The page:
CityWatch, June 19, 2009
Vol 7 Issue 49
Transportation Committee Chair Wendy Greuel chastised representatives from both the Transportation and the Planning Departments, saying "We've got a room full of people, all claiming to have been left out of the Bicycle Plan Update process. You can't call that the result of effective outreach!"
This took place at a "Special" meeting of the Transportation Committee scheduled for 8 am on what turned out to be Laker Celebration Day. A glance at the agenda indicates that it must have been Greuel's intention to wrap up all of the cycling issues in one big meeting, as she approaches the conclusion of her reign as the Transportation Committee Chair and prepares to take over the City Controller helm. Unfortunately, Councilmen Parks, Alarcon and LaBonge were no shows and it was left to Chair Greuel and Councilman Bill Rosendahl to navigate a busy bike agenda that included the Bike Plan, Bikeways funding, Bike Parking, Abandoned Bikes, the efficacy of the Bikeways Department and the LAPD's relationship with the cycling community.
When it came time for the LAPD to report on their training for LAPD officers on cycling rules and regulations and to report on recent incidents between the LAPD and cyclists, Greuel called for the LAPD to step up and ... they weren't there. Somehow it was the LADOT who knew the LAPD weren't going to attend the meeting, not the Councilmembers, an interesting revelation in the realities of our City Government.
Greuel at first moved the item to another date but the room erupted in protests from people who wanted to be heard. She took public comment on the item and heard from a long list of people who called on the LAPD to support cycling as a transportation choice and who called for better education of the LAPD on the specifics of the California Vehicle Code that cause so much confusion on the streets.
Attending the standing room only meeting were cyclists from all over the city representing a wide range of cycling interests and expressions but united in their desire to see the City of LA support cycling as a transportation solution. They were joined by representatives from homeowners associations and neighborhood councils, as well as cycling organizations and a variety of advocacy groups.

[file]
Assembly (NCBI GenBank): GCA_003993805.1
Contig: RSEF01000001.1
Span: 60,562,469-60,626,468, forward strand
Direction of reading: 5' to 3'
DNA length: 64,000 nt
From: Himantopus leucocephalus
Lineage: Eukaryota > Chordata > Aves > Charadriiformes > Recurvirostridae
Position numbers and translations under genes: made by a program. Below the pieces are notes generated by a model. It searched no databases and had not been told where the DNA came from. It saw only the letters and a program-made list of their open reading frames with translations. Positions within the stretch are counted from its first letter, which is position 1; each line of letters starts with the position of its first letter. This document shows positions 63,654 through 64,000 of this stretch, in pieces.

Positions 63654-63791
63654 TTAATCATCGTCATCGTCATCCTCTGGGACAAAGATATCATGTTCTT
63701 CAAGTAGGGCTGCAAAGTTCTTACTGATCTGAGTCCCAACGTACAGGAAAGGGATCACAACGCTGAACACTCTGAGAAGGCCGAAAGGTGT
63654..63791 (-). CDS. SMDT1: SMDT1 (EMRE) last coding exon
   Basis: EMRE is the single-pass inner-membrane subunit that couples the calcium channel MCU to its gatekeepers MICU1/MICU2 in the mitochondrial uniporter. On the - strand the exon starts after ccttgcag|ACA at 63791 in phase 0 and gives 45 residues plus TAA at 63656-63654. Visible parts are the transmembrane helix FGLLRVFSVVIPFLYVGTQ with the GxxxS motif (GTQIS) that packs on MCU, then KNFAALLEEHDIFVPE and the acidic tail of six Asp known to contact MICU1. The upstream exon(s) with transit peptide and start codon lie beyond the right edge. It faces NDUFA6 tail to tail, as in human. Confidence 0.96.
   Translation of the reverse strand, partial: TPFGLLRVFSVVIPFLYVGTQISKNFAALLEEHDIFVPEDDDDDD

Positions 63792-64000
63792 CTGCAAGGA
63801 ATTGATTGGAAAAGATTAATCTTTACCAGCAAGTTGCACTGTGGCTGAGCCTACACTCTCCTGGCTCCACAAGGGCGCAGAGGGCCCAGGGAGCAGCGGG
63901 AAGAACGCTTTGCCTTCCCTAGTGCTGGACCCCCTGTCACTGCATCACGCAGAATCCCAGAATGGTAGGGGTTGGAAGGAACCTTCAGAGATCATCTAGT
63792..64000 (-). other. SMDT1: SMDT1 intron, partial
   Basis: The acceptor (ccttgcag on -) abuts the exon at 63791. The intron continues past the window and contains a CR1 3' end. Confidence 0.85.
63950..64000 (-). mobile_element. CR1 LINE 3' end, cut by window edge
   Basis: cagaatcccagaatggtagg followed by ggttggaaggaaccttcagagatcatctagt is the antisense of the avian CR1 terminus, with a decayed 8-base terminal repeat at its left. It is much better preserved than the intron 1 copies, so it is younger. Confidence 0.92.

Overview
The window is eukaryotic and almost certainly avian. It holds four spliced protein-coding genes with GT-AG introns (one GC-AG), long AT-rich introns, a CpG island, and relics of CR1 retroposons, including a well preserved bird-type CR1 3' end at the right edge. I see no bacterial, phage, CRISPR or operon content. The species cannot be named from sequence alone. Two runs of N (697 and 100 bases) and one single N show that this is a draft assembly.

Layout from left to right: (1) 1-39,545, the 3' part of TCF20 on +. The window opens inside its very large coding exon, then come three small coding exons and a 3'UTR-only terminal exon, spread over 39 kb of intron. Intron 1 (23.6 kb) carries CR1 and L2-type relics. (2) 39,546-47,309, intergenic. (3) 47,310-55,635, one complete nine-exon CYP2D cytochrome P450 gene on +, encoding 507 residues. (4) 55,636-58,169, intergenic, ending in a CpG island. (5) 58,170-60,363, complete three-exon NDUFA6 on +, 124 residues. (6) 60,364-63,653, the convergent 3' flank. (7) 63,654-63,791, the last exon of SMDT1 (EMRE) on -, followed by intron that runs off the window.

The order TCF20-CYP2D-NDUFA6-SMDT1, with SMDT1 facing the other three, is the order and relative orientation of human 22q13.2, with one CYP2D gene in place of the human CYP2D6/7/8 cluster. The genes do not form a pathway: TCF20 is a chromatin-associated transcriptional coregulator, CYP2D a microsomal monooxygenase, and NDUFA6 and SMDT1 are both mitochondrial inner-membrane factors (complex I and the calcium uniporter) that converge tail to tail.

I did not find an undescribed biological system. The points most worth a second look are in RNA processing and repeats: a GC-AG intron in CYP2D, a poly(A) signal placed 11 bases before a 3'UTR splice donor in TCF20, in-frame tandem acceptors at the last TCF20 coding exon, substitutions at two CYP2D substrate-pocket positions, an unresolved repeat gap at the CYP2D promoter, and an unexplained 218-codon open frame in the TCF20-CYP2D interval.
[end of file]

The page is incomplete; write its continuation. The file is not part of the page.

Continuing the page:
We’re all here noted one participant because "we just want to be involved in making our streets better places to ride and our communities better places to live."
When speakers complained of the consultant-driven process that has kept the public from participating, Rosendahl sat up and called for the consultants to step forward. Nobody moved. Not the consultants in Portland, not the consultants in Berkeley, not the consultants in Colorado, and not the consultants in San Francisco. They just couldn't hear the call.
Rosendahl found this to be disturbing and he began digging into the money. "How much have we paid these consultants?" he asked the Transportation and Planning representatives. When he heard that the City of LA has already paid out 80% on a plan that all at the table profess they have not yet received, he was not happy. He called for the consultants to show up next week at the regularly scheduled Transportation Committee meeting to account for the money, the contract and the Bike Plan.
The Department of Transportation was well represented at the meeting, in spite of their claim that this is a Planning Department process. Rita Robinson, General Manager of the LADOT was flanked by Haripal Vir, Michael Uyeno, and Carolyn Jackson, all of whom were there backing up a Bikeways staff that claimed not to have the Bike Plan. As for the Planning Department, GM Gail Goldberg, who said last month "The Bike Plan will be out in two weeks!" was nowhere in sight and in her stead were two Planning reps with a feeble PowerPoint presentation that should have been entitled "Smoke and Mirrors."
In a meeting that stretched for three hours in spite of the 60 second limit on public comment, cyclists took opportunity after opportunity to share their experiences riding the streets of Los Angeles and stressing the need to address the significant safety issues that cyclists confront every time they roll onto the streets, it was a comment overheard after the meeting was adjourned that was the most revealing.
"Well, I guess we survived that one!" said one LADOT staff member to another … demonstrating clearly that from their perspective … it's meetings such as this with calls for accountability that pose the most significant threat, not the streets of LA. (Stephen Box is a transportation and cyclist advocate and writes for CityWatch. He can be reached at Stephen@ThirdEyeCreative.net) ◘